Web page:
So, a critic can overthink a film before it even comes out. A few days ago, I predicted this Guy Ritchie film would be convoluted: too complicated in such a small space (kind of like a genie in a lamp, you can say). I can safely say that this is one of Ritchie’s better offerings. For once, I don’t have a headache. This is involving a film with Will Smith as a spastic CGI genie (more on that soon). In fact, I will take this to a new place. Aladdin actually didn’t do quite enough. Not on a narrative front. It’s too bad, because — and I never thought I would say this — this was shaping up to be one of the better live action Disney adaptations. Believe it or not, folks. What do we have to blame? The final act.
Before I complain like an ogre, first, let me go into the positives. The film is stunning to witness. Agrabah was made spectacularly, to the point that you may expect some set design, visual effects and costume Oscar nominations down the road (but nothing else). Secondly, Mena Massoud is a decent Aladdin. He has all of the charm and likability, but he runs into a bit of trouble in the more demanding parts. Still, Aladdin has to at least be charismatic, and Massoud has that attribute in spades. However, Naomi Scott is a killer Jasmine. In the film’s more intense moments, I was actually hoping this gig would lead to even greater roles for Scott to tackle. She handles adversity quite well.
Both of these performances make up for a “meh” Jafar by Marwan Kenzari. He oozes arrogance well, but I unfortunately never quite felt threatened by him until he obtained his powers (through a genie, of course). For most of the film, he feels more like the annoying uncle that says perverted jokes at the family barbecue. He’s a pain in the ass more than an actual danger. However, no one (and, again, I can’t believe I am saying this) outshines Will Smith’s genie. Yes. I said it. Between the CGI freak-out, and Smith’s Fresh Prince of Bel-Air antics in spiritual form, the genie never attempts to be Robin Williams’ portrayal (or even out do it), but rather do it justice. I wouldn’t call it life changing, but I would call it fun. Lots of surprising fun.
There are a few variations that actually feel like improvements. Remember how the story is told by a merchant in the original animated version? Well, we have a similar idea here, but we have a father telling two children a story instead. It leads up to a less-whimsical ending, as the original was more of a cautionary tale by a wise elder. However, we instead get a heartwarming tale of love; soaking the entire film in at this point kind of makes the whole trip worth it. Also, the fear I had of the prince suitor was all but in vain. The suitor is barely in the film. For one, I am glad, but I am also a bit confused. Why bother involving this idea of other worthy princess if they pose as much of a threat as not having any at all?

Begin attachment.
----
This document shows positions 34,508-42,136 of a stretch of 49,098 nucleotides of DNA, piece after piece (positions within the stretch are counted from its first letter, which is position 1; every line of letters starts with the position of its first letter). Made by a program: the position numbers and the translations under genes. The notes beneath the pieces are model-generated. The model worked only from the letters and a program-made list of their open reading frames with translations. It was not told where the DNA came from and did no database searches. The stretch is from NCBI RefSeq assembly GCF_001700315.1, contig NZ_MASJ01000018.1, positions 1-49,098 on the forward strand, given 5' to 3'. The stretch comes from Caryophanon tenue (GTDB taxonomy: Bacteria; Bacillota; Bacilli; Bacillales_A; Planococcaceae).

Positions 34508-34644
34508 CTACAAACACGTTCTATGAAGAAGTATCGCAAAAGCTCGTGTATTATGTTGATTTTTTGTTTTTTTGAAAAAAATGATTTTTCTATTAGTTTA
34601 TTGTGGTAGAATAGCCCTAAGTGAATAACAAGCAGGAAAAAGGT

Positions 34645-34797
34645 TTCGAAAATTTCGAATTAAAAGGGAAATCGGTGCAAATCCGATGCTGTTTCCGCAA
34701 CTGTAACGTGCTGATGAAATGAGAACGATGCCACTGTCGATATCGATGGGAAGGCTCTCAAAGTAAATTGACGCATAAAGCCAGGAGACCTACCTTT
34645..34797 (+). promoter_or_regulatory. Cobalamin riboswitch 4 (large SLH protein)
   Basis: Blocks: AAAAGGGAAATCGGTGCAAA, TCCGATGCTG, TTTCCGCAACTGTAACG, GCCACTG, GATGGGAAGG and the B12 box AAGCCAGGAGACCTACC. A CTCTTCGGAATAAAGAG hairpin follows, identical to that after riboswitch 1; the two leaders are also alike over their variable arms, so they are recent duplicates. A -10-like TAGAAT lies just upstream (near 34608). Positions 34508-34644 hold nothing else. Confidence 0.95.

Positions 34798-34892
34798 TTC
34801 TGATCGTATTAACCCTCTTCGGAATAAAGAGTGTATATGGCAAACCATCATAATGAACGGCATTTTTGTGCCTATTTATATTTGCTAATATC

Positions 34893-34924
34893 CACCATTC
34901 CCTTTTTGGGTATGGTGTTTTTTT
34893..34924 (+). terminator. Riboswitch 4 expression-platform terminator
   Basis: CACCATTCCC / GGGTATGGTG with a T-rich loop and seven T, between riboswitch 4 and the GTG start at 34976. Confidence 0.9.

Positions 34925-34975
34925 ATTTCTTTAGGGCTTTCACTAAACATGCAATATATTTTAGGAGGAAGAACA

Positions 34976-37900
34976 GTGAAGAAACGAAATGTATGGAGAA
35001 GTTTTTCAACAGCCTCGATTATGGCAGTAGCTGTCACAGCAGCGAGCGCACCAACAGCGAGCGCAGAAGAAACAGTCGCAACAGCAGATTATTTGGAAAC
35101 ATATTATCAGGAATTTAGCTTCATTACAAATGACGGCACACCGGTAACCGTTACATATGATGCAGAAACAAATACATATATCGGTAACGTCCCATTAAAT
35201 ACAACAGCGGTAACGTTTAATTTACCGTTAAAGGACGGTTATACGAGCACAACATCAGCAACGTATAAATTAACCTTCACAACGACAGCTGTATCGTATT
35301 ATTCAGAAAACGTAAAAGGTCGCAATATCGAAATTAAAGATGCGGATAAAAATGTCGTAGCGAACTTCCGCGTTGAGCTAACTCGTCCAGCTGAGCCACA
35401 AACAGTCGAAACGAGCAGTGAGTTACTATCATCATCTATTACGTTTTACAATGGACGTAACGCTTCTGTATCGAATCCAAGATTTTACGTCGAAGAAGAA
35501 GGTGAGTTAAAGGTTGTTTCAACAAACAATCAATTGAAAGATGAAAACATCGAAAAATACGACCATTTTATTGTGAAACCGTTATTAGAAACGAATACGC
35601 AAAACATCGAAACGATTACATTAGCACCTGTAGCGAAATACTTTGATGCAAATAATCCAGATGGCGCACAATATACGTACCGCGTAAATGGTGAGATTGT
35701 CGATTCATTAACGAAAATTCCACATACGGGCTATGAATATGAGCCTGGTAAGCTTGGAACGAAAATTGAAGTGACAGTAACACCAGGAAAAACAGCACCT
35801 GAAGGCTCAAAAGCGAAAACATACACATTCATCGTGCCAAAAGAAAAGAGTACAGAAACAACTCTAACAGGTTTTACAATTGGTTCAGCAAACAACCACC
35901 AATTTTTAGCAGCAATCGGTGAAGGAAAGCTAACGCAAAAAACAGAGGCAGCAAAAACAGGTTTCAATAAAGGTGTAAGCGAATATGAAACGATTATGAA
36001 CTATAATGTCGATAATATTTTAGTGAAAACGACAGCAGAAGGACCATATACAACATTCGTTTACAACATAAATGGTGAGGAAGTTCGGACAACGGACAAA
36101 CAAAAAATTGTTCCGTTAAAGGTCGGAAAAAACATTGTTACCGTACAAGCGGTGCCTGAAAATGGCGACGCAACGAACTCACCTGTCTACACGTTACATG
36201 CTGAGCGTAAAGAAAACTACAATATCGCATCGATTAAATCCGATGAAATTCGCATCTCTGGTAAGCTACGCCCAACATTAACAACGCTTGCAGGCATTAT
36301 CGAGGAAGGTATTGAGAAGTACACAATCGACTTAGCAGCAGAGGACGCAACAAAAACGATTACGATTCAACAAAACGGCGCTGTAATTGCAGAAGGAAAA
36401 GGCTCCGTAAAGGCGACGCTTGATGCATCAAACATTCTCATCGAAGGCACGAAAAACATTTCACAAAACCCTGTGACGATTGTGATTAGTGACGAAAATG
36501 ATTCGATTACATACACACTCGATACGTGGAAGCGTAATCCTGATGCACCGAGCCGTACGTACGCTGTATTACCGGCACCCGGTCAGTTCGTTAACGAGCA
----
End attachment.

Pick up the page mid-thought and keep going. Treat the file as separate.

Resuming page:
And this is where Aladdin begins to collapse under its own weight. The story, in Ritchie fashion, is not as strong as the rest of the production. I would actually insist that Aladdin is more stable than most Ritchie films (by far, even), but certain moments just feel paper thin. Aladdin’s turnaround from understanding “street rat” to selfish prince is too quick. There is no true shift into this state of mind. The film even tries to take it back: literally minutes later, Aladdin regrets what he has done. That’s not exactly the greatest character arc in the history of storytelling. It’s like if President Obama fought tooth and nail to have a good image, one day kicked a cat, and seconds later didn’t know why he did it. Insisting a person is a well of charisma and morality, then turning him bad, then turning him good minutes later, is weak.
Then we have the final bought. Remember Jafar turning into a giant snake? Well, this is a Guy Ritchie film, right? Where action takes precedent over structure? There are numerous chase scenes (called it) in the film, but the one time Ritchie could have gone all out with a climax, he doesn’t. Here, it’s a battle of wits. With all the CGI, sorcery and capability afoot, we go with wits. It’s a good lesson, but a very poor climax. If there was a second wind after this scene, or an actual battle before, maybe this ending would have had more oomph. Instead, in a film where literally anything can happen, Ritchie, for the first time in his career, played it safe. I didn’t see it coming, but it doesn’t make it any better.
What I can safely say, is that Aladdin isn’t too bad. It’s not Dumbo mediocre, so at least there is that. The signs of a better film do make this trip harder to relive, though. All of the signs were there. If the cards were played right, Aladdin could have blown films like Beauty and the Beast and Cinderella (live action, of course) out of the water. Instead, those other two films played it safe the entire time. Aladdin went all out, but stepped back just at the wrong times. That renders a film disappointing, not underwhelming. Sometimes, that is worse. Well, it is still worth a shot, and that is possibly the biggest news surrounding this film; one of which was bogged down by low expectations from day one.
Andreas Babiolakis has a Masters degree in Film and Photography Preservation and Collections management from Ryerson University, as well as a Bachelors degree in Cinema Studies from York University. His favourite times of year are the Criterion Collection flash sales and the annual Toronto International Film Festival.